Email masking with Firefox Relay
Email masking might once have seemed akin to wearing a tinfoil hat, but according to the FBI, phishing has been the dominant type of cybercrime since the COVID-19 pandemic. For individuals as well as businesses, protecting private data is not only crucial but also increasingly complex.
As if keeping track of the different passwords necessary for keeping accounts on different platforms safe, it’s increasingly necessary to change up the email addresses you or your organization use.
As part of a more extensive data masking process necessary to businesses, email masking can protect against several risks:
- Identity theft: cybercriminals with access to a genuine email address can emulate it closely, making it seem as though a malicious email has come from your account, or signing your company up to unwanted subscriptions.
- Information breach: if a hacker gets access to a masked email, it is useless and can’t be used to access further information.
- Spam and phishing: if one site gets compromised, it won’t risk other sites or associated accounts if sign-up used a masked email. Also, spam can be traced easily to the source — because each email mask is unique — and the specific account receiving spam can be deleted.
An easy way for businesses to use email masking is through offerings such as Firefox Relay. According to the site, Relay “protects your identity and your inbox with unique email masks.” For free, you can use up to five aliases, add Relay as a browser extension, and remove email trackers.
The paid version, Relay Premium, offers a unique relay email domain, so that the root of all your masked emails is the same, and thus easy to follow, e.g email@example.com for shopping or firstname.lastname@example.org for restaurant bookings.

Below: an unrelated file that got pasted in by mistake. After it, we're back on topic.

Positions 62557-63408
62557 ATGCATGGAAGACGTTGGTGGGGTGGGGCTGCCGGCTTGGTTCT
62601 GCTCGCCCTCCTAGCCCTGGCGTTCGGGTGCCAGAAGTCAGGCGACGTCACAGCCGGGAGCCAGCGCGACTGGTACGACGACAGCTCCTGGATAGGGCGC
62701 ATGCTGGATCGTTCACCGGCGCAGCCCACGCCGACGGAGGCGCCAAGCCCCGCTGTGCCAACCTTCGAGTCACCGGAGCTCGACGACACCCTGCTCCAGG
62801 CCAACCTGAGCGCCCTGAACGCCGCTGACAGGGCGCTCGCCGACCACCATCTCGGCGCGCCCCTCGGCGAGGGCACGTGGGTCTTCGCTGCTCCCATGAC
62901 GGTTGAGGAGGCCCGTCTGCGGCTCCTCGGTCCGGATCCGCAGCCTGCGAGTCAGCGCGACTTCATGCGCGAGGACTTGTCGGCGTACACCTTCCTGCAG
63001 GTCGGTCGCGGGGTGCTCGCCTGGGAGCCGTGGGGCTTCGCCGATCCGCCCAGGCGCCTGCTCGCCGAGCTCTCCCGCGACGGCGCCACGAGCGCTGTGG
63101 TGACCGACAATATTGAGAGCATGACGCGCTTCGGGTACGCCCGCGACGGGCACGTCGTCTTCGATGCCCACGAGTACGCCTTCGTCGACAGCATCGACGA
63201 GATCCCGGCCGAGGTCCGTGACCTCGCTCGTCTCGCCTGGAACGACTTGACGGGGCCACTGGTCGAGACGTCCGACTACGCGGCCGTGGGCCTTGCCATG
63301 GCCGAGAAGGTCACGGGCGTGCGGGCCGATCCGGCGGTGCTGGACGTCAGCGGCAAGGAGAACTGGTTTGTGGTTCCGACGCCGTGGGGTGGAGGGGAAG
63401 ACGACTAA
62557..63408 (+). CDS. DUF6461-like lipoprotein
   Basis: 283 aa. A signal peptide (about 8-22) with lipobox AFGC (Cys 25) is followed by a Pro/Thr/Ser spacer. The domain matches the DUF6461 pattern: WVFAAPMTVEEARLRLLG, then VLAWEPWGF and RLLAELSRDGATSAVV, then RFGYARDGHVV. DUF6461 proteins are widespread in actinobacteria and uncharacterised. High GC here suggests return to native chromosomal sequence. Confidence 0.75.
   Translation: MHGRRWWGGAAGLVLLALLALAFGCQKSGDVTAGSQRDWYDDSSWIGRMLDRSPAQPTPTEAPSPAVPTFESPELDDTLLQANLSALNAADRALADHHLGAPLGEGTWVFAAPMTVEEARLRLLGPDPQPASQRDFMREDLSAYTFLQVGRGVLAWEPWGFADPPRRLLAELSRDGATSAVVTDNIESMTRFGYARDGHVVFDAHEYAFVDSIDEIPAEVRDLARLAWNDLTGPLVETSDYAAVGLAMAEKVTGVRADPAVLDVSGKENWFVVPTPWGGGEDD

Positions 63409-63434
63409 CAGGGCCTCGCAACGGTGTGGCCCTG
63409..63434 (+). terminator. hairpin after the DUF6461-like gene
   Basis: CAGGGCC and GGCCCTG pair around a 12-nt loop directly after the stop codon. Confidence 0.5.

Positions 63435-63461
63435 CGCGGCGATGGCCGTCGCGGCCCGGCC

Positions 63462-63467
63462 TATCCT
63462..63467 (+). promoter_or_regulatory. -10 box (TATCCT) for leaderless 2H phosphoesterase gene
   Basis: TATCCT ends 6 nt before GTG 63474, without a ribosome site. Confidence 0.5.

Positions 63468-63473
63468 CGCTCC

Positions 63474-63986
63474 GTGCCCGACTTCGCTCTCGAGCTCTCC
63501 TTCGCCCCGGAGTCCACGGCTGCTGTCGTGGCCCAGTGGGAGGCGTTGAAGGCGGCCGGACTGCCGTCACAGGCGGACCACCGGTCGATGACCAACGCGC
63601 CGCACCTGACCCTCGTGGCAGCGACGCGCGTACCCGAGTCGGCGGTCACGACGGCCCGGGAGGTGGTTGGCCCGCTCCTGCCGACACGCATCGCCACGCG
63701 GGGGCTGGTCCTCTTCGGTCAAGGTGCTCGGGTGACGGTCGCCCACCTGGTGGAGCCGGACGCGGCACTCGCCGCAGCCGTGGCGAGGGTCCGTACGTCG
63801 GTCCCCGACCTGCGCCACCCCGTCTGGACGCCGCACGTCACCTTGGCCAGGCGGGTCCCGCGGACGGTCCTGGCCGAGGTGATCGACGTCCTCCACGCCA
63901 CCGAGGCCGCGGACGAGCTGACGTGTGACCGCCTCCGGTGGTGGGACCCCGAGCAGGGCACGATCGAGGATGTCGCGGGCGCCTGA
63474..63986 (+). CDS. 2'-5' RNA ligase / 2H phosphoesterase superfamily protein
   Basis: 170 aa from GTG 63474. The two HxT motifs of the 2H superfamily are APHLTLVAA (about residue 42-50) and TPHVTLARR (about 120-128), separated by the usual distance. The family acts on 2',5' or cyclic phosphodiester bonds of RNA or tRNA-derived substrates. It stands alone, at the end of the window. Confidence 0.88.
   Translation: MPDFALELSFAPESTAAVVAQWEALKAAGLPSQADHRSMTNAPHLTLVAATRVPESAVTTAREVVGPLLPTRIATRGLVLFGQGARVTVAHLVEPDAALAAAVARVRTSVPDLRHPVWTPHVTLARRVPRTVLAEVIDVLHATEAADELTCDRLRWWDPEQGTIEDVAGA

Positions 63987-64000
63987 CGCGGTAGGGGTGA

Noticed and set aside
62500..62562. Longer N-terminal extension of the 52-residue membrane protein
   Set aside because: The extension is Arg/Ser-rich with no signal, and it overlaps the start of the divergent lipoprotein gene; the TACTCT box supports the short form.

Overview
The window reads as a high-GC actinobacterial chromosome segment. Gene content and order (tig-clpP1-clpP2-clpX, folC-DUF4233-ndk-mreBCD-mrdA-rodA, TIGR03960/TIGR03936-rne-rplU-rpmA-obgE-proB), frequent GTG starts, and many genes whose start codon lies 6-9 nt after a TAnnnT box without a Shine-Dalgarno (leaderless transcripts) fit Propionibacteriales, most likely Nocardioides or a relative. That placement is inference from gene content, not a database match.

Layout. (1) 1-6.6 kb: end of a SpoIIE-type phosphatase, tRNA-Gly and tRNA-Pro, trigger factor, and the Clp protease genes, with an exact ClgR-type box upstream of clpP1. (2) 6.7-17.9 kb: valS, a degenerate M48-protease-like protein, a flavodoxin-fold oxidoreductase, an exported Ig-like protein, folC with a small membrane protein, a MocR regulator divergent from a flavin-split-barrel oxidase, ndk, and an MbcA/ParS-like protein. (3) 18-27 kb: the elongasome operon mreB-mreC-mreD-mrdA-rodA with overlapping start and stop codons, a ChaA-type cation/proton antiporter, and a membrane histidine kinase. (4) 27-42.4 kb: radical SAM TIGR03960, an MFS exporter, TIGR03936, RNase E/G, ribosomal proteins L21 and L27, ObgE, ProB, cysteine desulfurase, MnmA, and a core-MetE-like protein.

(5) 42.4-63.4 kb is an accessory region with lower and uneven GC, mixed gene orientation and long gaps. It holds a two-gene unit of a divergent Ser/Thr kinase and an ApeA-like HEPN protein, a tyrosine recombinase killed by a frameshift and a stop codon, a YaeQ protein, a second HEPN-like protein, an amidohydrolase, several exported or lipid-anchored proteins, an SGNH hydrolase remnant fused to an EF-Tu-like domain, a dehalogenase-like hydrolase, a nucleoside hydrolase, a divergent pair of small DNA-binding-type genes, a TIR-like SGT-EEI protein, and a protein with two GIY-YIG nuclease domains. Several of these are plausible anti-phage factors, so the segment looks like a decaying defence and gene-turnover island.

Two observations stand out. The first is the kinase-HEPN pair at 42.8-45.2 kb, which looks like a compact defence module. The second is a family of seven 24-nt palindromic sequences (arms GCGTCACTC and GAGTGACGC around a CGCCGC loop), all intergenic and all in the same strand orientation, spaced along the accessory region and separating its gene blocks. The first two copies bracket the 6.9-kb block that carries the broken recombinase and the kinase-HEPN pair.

You can also generate unlimited email masks with the Premium tier, which at a starting cost of $0.99 a month is a no-brainer for businesses and individuals that are conscious of data protection.
There’s an easy toggle menu that means you can specify which emails get forwarded to your real email. For example, shipping information is received but Firefox Relay will delete any promotional correspondence.
It’s very similar to Apple’s Hide My Email feature, which also creates unique email addresses to use with apps and websites so, again, your personal email stays private. The email addresses that it generates are randomized and each fully unique.
If you create an account with any app or website that allows Sign in with Apple, the option to use Hide my Email is now included. It means that the platform with which you created the account can only contact you at the random address. However, a mass of completely random email masks is hard to keep track of.
Although Apple devices can remember your login, the solution isn’t ideal for businesses where multiple people might need access to the same subscription login information. If you forgot the mask used for a specific site, you’d have to use the Apple device on which you created the account to recover the login details.
Firefox Relay is perhaps a better choice for groups and companies because of the centralized dashboard where users can view all of the accounts that Relay has created. Alternatively, open-source offerings such as KeePass and BitWarden function as an extra-step auto-fill password helper. Each will also autogenerate complex passwords and remember them for the user.
Full email inboxes have long been known to cause missed communications and are behind the GTD (gettingthings done) ideal of a zero inbox. However, keeping an inbox clear, when so many different logins are needed nowadays, can encourage users to use the same email and password for every service — cybersecurity’s very own definition of bad practice.
Further, our increasing dependence on the cloud, and remote access to potentially sensitive data means that security is crucial to businesses and their customers. Forgetting the associated costs, having to explain a leak of customer data is down to repeated use of an email and password is likely to be humiliating; email masking will soon be as commonsense as not using the same password twice.
28 November 2023
27 November 2023
27 November 2023